Saturday, June 23, 2012

Finally Riding My Newest Perm

This is the permanent route I wanted to create for many years, but mapping the trail portions was problematic.  I finally solved that and created the route.  But I didn't get a chance to ride it until this week.

Recruited Kevin to ride with me this past Wednesday - he's got a flexible work schedule, and I have, at the moment, no work schedule at all.

Not much planning to do - pop the front bag onto Sweetpea, make up some bags of food in a bottle, toss in a banana, pick out clothes (sunny and hot, but chilly in the am), and that was it.

Kevin found me at the appointed start location, and we chatted while I finished my mocha (start receipt plus calories, plus caffeine).  And off we went.

The initial part of the route gets us over Sylvan hill (so much easier coming from the west side), through downtown, over the Steel Bridge, through NE Portland, and finally onto Killingworth (warning; gets quite industrial) and thence onto the I-205 bike path, over the Columbia River, and into Washington.  The damp and fog cleared away as we crossed the bridge.

Sunset Highway bike route

Dropping through Washington Park

Kevin had not yet ridden on the Washington side on SR-14 to the Bridge of the Gods.  Old Evergreen Highway was nicely deserted as we worked our way east; nice views of Mt Hood and the Columbia River.

Mt Hood!

Kevin wanted to know if we were going by the Camas paper mills.  Yup.  Right by them.  And then the control stop in Camas, where we split a strawberry milkshake and fries, topped up water bottles, and applied sunscreen.  Then off to climb Cape Horn, after working our way through the road construction on SR-14 from Camas.  Not a difficult climb, but it goes on for a few miles.  Nice views off to the right (river). Kevin had no cue sheet, so I told him that we'd summit before Cape Horn, and once we hit the meadows, almost there.

Cape Horn

Pause for pictures.  I have only not stopped once, because the sky had opened.  Not today.  It was pretty windy, and I was a bit concerned about the descent, but it ended up being just fine - got into a traffic lull, so I had the road all to myself on the way down.  The shoulder is too narrow at those speeds :-)  Note: lots of shade and contrasty lighting conditions; turn on your rear blinker before the descent.

Brief pause at Beacon Rock for more water, then on through the headwind.  We tried to feel the cooling mist from the water spilling over Bonneville Dam.  The Native fishing encampment was in full swing, and wildflowers were cheering up the roadsides (vetch, sweetpea, others).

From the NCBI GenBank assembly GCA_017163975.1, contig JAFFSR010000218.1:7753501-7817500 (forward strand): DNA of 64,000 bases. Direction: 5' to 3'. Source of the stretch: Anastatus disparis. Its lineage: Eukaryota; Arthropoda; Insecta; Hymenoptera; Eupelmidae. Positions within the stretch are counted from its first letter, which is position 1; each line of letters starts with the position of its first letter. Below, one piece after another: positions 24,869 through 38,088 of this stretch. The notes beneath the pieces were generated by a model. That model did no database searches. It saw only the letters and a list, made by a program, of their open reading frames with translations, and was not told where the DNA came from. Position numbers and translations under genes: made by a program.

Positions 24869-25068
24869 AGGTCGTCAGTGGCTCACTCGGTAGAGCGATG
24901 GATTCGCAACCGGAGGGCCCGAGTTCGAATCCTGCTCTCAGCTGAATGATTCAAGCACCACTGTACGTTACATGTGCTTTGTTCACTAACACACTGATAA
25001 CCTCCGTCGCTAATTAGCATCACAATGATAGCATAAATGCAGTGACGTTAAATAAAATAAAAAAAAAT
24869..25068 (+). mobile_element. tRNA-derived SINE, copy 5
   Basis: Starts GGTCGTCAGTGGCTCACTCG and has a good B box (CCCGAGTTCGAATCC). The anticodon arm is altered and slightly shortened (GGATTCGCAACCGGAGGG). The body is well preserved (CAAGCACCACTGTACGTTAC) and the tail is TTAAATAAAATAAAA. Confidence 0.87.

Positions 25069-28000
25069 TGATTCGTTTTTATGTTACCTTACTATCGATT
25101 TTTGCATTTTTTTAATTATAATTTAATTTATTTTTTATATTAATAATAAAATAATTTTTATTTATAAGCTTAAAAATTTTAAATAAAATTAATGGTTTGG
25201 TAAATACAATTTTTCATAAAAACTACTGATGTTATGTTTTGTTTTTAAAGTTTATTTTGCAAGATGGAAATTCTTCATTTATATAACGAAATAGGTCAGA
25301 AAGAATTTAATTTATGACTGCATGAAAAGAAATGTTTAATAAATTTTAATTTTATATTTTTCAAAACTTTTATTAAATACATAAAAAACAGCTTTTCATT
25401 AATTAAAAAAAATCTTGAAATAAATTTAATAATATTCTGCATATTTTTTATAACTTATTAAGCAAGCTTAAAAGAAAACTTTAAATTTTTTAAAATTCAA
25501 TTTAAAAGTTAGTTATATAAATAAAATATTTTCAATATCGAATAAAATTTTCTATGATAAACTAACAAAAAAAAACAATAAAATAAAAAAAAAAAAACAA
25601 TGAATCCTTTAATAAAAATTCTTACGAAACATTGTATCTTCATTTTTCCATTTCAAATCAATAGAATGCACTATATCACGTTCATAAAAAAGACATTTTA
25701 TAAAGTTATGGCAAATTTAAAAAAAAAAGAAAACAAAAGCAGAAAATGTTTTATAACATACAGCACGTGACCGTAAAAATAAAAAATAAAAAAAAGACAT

Bonneville Dam

Almost to the turnaround point

Into Stevenson, where we stopped at the market for a bit.  I had honey Greek yogurt and grapefruit juice; Kevin had some sort of rice cake creation with brown sugar and bacon.  He offered one, but I thought I'd pass.  There were two touring cyclists also stopped - their bikes had front and rear panniers, and they were headed for Montana.  They allowed as how the headwind was pretty special with their setups.  It was pretty special in any case, but at least it was not blowing me to a stop.

touring cyclists in Stevenson

Turnaround!  Tailwind!  Wheeeeee!  Back to Bridge of the Gods, where I again tried to get pictures while on the main bridge deck, but had to chicken out because the crosswind was pretty fierce.  We went from there right onto the trail; no stopping in Cascade Locks.

Pretty view west of Stevenson

Kevin and Bridge of the Gods

Eagle Creek trail out of Cascade Locks

The trail is getting really, really bumpy; lots of roots running under it.  We found a downed tree, but the portage was much simpler than the one on the Banks-Vernonia trail a few months back.  Lots of nice trail riding, a pause while we climbed the stairs, and more trail riding until it was time for our freeway stretch.  Kevin - "aren't we going to use the gate?".  Nope, there is a better spot a half mile or so further along; less time on the freeway.  In September, there should be no time on the freeway; the trail should extend all the way to Warrendale.  Except they'll be repaving the Scenic Highway from Crown Point to Latourell Falls, and the route will be unavailable for the duration of the work, as the road will be closed to ALL traffic.